Date: 20-03-09 14:27
I'm not sure that MotherTo2s original intent was to refrain from sharing with all, but to rather find additional support by connecting with others who shared not only giftedness in common, but, something else as well...extreme giftedness. Just as we might have 'gifted and 2E' or 'gifted and home-schooled'. And indeed, there is a separate section here pertaining to home education. It's available to all to read and pertains mostly to issues faced by home educators, although of course we can all draw things from the posts there.
I agree that this is sad - this is a wonderful place of support and ideas. When I look at the authors of those who have responded to MotherTo2s posts - Linda, Sue, Rebecca, Rose, and Tiz Me, of course, Tiz Me... ;-) - I see names whose posts I always read because there is always something to be taken from them and I'm mindful of the fact that this forum wouldn't be what it is if it wasn't for you all (there would be a bunch of lurkers and occasional posters, like me, reading very little!). And, true, I have read great interest in the issues HG+ children face, a willingness to listen, an acceptance of the differences across levels. But, these differences have not been ratified (with support for a separate section). I guess when you are the parent of a gifted child, any gifted child, you sometimes need a little more convincing that you have truly been heard ... this is not a reflection on the support offered here but rather a reflection of continually feeling unheard... something we'll all relate to.
I'm going off-topic slightly here now. I personally do not agree with some of the responses to this thread but that is my own opinion and I think that we, as a group, have explored this issue (should the EG crowd have their own space) long enough. What follows is a highlight of some 'differences' between EG and MG not to continue to 'push' for our own space but because of the genuine interest ... to try and improve understanding of EG issues...
I have yet another school meeting to get to; my multi-skipped child needs something "more". Some of you are interested in the issues parents of EG children face - acceleration is a big one. Of course, acceleration is an issue for any gifted child but when you have a child, a young child, for whom 1, 2, 3...years is not enough, the implications are a little different. Our question is not "should we accelerate" but rather "how much should we accelerate" Also add, "how do we deal with such vast age differences". And, *perhaps* there is more resistance (from educators) when the age differences are greater, although of course, some of us face resistance when asking for just a year! Also, when you have a child who "should" start uni not 2 years earlier but 5 or 6... again, different issues. When you have a child who will miss not one year of high school but who could be very shortchanged on those wonderfully important high school years, the issues are different. I think that perhaps this is an issue that is different across different giftedness levels. I realise that all might struggle with the acceleration issue - how will classmates perceive my child, do I want him going through with kids older, he's so small in comparison etc - but you can imagine how things change when the classmates may have to accept not only a 'younger' child but a radically younger child, how much harder sport could be when there is such a size difference, and how we simply cannot avoid these issues by leaving our child with age-peers and rely on enrichment, clustering, pull-out extensions... they absorb too much, too quickly. Radical acceleration is a necessity.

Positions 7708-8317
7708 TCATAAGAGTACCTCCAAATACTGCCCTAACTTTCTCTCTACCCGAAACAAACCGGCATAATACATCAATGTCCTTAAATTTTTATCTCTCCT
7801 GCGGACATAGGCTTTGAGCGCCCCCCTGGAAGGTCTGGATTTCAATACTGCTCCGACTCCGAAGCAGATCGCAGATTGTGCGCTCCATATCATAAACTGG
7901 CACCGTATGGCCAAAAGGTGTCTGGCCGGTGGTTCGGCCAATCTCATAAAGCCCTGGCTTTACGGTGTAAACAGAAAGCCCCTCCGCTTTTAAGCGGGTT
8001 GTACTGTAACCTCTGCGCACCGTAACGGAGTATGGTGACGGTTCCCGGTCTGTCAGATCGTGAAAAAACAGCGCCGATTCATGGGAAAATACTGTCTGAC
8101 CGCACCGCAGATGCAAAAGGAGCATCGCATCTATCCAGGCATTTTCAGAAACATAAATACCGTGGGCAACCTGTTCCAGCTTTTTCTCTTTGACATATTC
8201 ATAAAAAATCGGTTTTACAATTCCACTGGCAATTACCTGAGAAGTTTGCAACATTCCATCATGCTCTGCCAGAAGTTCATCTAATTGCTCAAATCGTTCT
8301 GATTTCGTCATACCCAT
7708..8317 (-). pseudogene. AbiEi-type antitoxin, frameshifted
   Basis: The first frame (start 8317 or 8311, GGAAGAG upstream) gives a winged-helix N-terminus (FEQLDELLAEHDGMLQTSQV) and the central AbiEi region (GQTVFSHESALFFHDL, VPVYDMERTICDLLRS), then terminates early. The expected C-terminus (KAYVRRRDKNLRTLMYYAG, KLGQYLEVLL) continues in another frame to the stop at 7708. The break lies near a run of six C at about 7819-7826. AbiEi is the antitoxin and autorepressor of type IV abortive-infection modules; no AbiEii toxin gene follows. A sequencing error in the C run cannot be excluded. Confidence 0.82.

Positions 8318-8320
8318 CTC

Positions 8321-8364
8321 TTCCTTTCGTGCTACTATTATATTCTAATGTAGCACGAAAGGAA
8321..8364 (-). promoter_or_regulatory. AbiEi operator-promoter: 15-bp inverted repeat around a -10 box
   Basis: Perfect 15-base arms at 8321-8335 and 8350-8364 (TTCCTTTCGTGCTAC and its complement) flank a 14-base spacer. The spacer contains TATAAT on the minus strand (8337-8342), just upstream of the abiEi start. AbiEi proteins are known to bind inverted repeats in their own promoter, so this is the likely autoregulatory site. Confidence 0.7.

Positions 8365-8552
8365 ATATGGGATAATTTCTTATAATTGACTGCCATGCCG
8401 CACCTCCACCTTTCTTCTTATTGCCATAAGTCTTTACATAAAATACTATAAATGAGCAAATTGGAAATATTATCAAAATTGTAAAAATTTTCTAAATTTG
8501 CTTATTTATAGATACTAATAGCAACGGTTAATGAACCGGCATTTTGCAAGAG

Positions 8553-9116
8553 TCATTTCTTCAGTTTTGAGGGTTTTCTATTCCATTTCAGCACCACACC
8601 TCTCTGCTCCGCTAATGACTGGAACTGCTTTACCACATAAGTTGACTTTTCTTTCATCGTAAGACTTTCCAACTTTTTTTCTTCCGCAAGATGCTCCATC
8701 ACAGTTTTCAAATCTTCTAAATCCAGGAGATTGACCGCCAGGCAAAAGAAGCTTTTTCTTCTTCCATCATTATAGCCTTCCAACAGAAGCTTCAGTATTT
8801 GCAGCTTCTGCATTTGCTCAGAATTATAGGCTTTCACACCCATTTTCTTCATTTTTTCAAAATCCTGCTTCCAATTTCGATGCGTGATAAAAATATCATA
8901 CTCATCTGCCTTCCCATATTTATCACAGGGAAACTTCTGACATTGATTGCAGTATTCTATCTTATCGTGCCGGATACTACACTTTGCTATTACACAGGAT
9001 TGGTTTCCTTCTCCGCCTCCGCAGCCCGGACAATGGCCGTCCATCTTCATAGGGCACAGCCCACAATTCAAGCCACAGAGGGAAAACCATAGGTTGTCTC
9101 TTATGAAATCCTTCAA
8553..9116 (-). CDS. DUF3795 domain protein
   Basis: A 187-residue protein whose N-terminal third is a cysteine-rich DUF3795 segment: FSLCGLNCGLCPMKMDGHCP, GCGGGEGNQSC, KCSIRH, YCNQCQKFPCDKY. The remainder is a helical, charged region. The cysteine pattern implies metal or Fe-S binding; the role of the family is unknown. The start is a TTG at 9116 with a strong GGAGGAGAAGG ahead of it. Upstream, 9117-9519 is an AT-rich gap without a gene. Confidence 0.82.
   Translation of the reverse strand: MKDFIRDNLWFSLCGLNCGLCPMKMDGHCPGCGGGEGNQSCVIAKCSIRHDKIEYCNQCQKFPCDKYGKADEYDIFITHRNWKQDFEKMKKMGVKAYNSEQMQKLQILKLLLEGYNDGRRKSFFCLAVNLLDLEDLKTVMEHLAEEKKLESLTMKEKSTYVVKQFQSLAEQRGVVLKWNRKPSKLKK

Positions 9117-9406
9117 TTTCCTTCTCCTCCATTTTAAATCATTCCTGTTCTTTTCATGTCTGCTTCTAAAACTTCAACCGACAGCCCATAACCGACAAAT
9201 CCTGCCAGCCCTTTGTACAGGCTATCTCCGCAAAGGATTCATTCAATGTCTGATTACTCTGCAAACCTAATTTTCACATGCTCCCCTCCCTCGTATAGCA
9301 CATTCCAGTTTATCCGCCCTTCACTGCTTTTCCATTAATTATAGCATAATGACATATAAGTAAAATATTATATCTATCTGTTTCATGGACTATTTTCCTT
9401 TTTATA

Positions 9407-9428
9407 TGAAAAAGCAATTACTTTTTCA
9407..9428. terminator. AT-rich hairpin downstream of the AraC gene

On the positive side of having an EG child (aside from the joys of parenting etc; I'm writing specifically about schooling here)- and I know you, for example, Linda, wanted to hear of triumphs - sometimes the level of giftedness can make things easier. The difference in intellectual capacity between our children and others is at times more evident - even when our kids 'dumb down' or hide their abilities the school has to pay attention. I've heard too many times 'it works for other gifted kids' and have reminded the school of our childrens' level of giftedness to get some action. Were my children MG and still, for whatever reason, struggling, I think that could be harder to get attention that it wasn't right. I can respond to "it works for other gifted kids" by stating that "my kids aren't like most other gifted kids" (And, although our kids didn't test well, I have the paperwork to 'prove it'....that's another issue entirely).